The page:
The ACCU scheme must deliver real and additional abatement that contributes to our legislated emissions reduction targets under the Paris Agreement.

It is not a charity to reward landholders for good land management, but a scheme to drive activity that would not otherwise occur.

With our Safeguard Reforms having commenced on July 1, ACCUs are a key tool for industry in hard-to-abate sectors to contribute to the over 200 million tonnes of abatement required by the reforms to 2030.

The Chubb Review concluded that the scheme has the necessary integrity, but some important changes are needed to improve it.

But after ten years of operation, the need for reforms to ensure the scheme remains fit for purpose is hardly surprising.

And my Department is now consulting on the implementation of some of the key recommendations for scheme reform, with a consultation paper having been issued on August 25 and open for submissions until October 3.

While a number of options to improve the ACCU scheme were identified from 2015, the previous government for whatever reason never introduced them.

In line with the review recommendations, the Government has legislated that the Chair of the integrity committee be a full-time position.

I have now appointed Professor Karen Hussey as the inaugural full-time chair – a respected expert who will lead crucial ongoing oversight of integrity issues and test new proposals thoroughly.

Professor Hussey brings over 20 years’ experience in climate change economics, policy, regulation, and science including senior positions at the University of Queensland and most recently as Deputy Director-General at the Department of Environment and Science in the Queensland Government.

I look forward to her taking on this very important leadership role.

Of course, she is currently the Chair of ERAC.  She will continue as the full chair of the new Carbon Abatement Integrity Committee when the process of establishing it is complete.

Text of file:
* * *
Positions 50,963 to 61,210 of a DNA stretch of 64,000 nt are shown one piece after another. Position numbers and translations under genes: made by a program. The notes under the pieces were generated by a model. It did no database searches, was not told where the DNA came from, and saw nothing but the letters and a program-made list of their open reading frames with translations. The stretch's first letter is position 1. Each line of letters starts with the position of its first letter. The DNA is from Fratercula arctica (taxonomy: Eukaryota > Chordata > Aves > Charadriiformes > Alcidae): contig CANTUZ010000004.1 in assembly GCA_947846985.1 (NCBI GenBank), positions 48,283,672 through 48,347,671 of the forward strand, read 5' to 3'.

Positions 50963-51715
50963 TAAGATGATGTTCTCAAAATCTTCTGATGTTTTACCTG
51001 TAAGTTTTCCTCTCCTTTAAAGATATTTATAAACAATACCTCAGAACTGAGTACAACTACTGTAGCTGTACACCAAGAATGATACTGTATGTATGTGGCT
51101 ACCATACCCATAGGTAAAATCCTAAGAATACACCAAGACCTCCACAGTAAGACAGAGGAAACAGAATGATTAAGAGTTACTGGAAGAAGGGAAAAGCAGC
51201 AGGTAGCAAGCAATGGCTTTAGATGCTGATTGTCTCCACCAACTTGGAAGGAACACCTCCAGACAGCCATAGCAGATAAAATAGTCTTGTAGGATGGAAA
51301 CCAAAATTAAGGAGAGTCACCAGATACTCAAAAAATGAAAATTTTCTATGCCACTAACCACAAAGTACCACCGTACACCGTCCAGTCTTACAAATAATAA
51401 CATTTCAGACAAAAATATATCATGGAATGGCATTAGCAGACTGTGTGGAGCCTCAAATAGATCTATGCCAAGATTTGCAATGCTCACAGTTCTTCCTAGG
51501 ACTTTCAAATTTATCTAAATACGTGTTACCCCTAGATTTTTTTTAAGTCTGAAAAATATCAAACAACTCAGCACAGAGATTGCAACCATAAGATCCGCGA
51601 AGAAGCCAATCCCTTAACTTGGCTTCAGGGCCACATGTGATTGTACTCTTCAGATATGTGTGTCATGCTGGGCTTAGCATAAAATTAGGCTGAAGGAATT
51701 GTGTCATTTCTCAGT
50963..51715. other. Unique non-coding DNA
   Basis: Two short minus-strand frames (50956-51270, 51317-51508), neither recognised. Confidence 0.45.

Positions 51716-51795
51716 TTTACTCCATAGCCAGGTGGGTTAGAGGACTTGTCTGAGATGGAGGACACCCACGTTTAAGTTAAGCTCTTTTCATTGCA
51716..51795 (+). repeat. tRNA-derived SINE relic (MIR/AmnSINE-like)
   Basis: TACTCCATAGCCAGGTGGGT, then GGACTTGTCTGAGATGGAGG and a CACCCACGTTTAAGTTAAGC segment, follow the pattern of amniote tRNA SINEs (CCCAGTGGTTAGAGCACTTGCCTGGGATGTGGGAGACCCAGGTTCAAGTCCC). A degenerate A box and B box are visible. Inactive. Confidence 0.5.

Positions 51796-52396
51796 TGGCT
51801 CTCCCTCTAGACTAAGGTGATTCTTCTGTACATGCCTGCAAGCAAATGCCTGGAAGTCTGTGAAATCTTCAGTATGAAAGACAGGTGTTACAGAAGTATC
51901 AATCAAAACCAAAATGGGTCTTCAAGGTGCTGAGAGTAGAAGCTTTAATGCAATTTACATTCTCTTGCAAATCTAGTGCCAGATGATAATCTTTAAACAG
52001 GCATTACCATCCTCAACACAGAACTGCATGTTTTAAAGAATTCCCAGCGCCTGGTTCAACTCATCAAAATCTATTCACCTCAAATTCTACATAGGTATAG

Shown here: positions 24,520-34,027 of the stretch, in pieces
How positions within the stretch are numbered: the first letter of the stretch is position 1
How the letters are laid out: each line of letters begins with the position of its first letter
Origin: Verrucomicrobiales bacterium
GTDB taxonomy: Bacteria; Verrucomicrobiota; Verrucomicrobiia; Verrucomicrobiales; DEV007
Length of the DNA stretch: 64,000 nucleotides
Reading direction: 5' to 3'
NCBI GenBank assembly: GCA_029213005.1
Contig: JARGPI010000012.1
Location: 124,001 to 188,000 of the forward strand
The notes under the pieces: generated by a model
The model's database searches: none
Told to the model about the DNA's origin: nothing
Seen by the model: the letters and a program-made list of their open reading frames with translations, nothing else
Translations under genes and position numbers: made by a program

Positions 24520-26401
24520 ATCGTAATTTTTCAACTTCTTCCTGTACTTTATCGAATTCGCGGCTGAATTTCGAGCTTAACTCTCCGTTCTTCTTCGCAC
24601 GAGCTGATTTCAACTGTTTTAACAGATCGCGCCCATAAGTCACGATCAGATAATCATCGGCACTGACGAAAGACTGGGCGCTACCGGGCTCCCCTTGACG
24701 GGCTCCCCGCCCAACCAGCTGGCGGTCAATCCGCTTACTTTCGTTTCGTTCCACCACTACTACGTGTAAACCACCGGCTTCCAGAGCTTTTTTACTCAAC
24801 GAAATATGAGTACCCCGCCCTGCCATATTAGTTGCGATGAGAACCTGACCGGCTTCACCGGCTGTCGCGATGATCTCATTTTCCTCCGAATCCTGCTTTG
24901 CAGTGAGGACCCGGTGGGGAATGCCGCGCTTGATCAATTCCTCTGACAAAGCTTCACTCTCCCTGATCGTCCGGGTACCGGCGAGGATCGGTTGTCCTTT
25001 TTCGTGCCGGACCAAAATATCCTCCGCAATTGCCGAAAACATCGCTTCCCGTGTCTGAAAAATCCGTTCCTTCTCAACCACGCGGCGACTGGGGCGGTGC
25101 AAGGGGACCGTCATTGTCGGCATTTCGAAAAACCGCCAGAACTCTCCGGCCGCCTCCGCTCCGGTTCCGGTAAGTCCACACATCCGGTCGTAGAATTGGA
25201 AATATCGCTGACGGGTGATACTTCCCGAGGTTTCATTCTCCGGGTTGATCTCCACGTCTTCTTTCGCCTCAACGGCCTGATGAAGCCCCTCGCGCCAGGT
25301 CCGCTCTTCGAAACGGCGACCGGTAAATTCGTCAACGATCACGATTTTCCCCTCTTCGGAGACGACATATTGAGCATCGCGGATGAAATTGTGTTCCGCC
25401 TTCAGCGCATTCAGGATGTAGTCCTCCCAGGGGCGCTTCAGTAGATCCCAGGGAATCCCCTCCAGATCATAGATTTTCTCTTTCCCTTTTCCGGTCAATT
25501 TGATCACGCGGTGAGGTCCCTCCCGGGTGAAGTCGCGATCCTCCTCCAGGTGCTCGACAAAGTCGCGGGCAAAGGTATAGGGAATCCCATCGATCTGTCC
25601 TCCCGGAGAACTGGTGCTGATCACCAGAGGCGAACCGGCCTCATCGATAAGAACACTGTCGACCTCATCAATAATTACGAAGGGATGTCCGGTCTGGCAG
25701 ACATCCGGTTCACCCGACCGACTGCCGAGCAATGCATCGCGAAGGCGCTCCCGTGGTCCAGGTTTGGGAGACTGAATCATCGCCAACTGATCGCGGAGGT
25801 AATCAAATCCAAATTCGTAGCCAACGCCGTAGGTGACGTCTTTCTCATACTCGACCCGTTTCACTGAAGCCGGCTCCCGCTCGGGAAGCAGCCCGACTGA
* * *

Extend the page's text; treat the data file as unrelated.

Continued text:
Integrity must continue to be a strong focus of our reforms and the Clean Energy Regulator will continue its robust audit and compliance programs to ensure all projects meet scheme requirements, taking action where they do not.

Importantly, the Chubb Review also consulted First Nations voices, with a number of key recommendations to help improve outcomes for First Nations peoples.

It recommended the Integrity Committee include a First Nations representative, which I am currently progressing.

It also recommended improvements to scheme consent, so that native title holders should need to provide their consent to project registration, rather than only after the project has already started.


Also in the discussion paper – a proposed model for the creation of new, proponent led methods.

The Chubb review recognised that it is no longer a fit for purpose model to have the minister of the day setting priorities for the development of new methods. I agree.

That is why we accepted the recommendation to develop a proponent led approach to method development.

We want a genuine discussion and assessment of this proposal, noting we need a system that is workable, timely and focused on creating methods with the highest levels of integrity.